So, a webpage on the internet wrote — “In case you needed further proof that the human race is doomed through stupidity, here are some actual label instructions on consumer goods —“On Tesco's Tiramisu dessert (which was printed on bottom) — “Do not turn upside down”, or “On Sainsbury's peanuts — “Warning: contains nuts” or “On Marks & Spencer Bread Pudding — “Product will be hot after heating” or “On a Sears hairdryer — Do not use while sleeping.” And the list goes on and on. Perhaps the funniest one was —“On a bag of Fritos — You could be a winner! No purchase necessary. Details inside. (What, is this the shoplifter special?) But, maybe the most telling was “On a child's Superman costume — “Wearing of this garment does not enable you to fly.” Hahahahaha, and to think there are people out there that necessitate these types of disclaimers!
In one of the more bizarre stories to emerge in recent times, USA Today has reported that mega-beer company Anheuser-Busch has — “announced that the company is replacing the Budweiser logo with “America” on its 12-oz. cans and bottles this summer. The cans of patriotic nectar will be available May 23 through the November election and aim “to inspire drinkers to celebrate America and Budweiser's shared values of freedom and authenticity.” That’s right. Budweiser beer is going to be renamed “America”, if only for a short time. Strange, right? But why would they do this?
The New Yorker answered this question when they wrote — “By way of explanation, an executive declared that, with the upcoming Centennial Copa America, and the Summer Olympics, and, of course, the Presidential campaign, “We are embarking on what should be the most patriotic summer that this generation has ever seen.” USA Today also noted that — “The company is no stranger to American-themed summer cans, which have been transformed into American flags and featured the Statue of Liberty in the past. This year, the cans and bottles will try to stir American pride with lines from the Pledge of Allegiance and lyrics from The Star Spangled Banner.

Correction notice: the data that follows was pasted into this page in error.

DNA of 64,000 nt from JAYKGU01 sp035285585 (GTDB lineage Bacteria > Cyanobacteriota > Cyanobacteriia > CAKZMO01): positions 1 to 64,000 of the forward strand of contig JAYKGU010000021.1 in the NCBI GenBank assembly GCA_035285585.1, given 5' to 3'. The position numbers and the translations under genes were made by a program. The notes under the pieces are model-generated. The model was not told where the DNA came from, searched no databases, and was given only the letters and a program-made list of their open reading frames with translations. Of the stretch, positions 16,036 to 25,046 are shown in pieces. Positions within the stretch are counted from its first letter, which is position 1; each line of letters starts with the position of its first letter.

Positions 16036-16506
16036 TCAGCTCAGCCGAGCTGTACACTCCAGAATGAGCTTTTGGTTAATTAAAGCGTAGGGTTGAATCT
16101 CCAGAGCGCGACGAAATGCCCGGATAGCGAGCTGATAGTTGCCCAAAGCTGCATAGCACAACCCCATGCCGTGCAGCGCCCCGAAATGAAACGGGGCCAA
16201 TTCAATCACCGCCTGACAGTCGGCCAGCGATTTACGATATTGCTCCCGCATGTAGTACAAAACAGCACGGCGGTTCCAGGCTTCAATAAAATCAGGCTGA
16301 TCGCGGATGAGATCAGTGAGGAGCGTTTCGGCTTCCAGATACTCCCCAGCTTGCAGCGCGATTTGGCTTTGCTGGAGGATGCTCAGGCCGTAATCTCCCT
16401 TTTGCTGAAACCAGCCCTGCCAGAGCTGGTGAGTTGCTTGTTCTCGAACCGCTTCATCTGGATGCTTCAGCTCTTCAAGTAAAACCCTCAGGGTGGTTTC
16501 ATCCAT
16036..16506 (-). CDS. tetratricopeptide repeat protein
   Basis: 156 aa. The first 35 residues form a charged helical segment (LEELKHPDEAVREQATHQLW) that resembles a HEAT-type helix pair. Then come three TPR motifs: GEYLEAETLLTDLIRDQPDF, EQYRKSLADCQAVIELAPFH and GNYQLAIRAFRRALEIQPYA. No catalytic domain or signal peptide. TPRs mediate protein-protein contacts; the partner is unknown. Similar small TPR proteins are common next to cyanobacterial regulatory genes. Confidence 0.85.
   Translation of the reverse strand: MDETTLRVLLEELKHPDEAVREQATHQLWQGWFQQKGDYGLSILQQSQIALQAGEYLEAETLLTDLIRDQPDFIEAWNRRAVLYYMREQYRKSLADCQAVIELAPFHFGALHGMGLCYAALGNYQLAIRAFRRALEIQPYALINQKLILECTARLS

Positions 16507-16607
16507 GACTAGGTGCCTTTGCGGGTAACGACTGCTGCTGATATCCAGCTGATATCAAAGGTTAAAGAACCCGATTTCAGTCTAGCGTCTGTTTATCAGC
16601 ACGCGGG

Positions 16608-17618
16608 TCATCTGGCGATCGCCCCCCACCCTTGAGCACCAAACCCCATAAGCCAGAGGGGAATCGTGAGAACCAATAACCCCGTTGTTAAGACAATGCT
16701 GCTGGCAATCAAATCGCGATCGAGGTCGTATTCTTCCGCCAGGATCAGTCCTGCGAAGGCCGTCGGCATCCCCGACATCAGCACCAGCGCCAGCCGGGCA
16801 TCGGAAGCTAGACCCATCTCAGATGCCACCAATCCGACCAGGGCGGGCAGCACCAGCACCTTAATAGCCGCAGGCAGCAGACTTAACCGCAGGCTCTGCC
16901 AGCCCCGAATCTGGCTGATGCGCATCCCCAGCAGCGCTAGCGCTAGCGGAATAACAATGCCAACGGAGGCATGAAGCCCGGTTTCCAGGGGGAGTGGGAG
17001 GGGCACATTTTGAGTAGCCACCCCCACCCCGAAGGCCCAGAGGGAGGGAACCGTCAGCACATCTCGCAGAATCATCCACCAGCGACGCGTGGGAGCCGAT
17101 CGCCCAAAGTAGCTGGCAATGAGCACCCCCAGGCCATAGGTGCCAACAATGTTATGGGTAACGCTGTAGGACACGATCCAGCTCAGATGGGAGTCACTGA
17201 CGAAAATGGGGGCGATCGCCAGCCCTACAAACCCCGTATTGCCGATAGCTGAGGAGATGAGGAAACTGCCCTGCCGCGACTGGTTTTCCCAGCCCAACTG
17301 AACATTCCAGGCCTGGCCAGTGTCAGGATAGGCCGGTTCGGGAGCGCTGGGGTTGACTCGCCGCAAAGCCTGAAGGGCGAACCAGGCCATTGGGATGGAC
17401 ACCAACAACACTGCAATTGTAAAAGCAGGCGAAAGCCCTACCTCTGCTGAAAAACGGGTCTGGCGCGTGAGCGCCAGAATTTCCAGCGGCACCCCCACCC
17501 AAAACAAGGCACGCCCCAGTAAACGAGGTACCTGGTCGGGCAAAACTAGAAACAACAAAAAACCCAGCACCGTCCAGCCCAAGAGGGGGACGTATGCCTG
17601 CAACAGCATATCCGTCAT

The National Review threw its hat into the ring when it wrote — “Budweiser’s name change is part of an advertising campaign featuring the slogan “America is in your hands.” The brewer says this will “remind people… to embrace the optimism upon which the country was first built.” So, between now and November 8, whenever you belly up to a bar, do your patriot duty by ordering a foamy mug of America. Of course, nothing says — “It’s morning in an America that is back and standing tall” quite like beer cans festooned with Americana by Anheuser-Busch InBev, a firm based in Belgium, and run by a Brazilian.” That’s right. It is somewhat ironic that “America” is an ice-cold can of mass-produced poor-tasting beer brewed by a foreign company. Yum!
In fact, just to dig a little bit deeper — NR notes that — “The beer brands most familiar to Americans — Budweiser, Miller, Coors — are foreign-owned. Want to win a round of cold Americans this summer? Wager that no one in the saloon can identify the American-owned brewer with the largest market share and say what that share is. The answer is: D.G. Yuengling & Son with just 1.4 percent of the market, slightly more than Boston Beer Co., which makes the Sam Adams brand.” So, there we have it. American in nothing except by name, but drink up!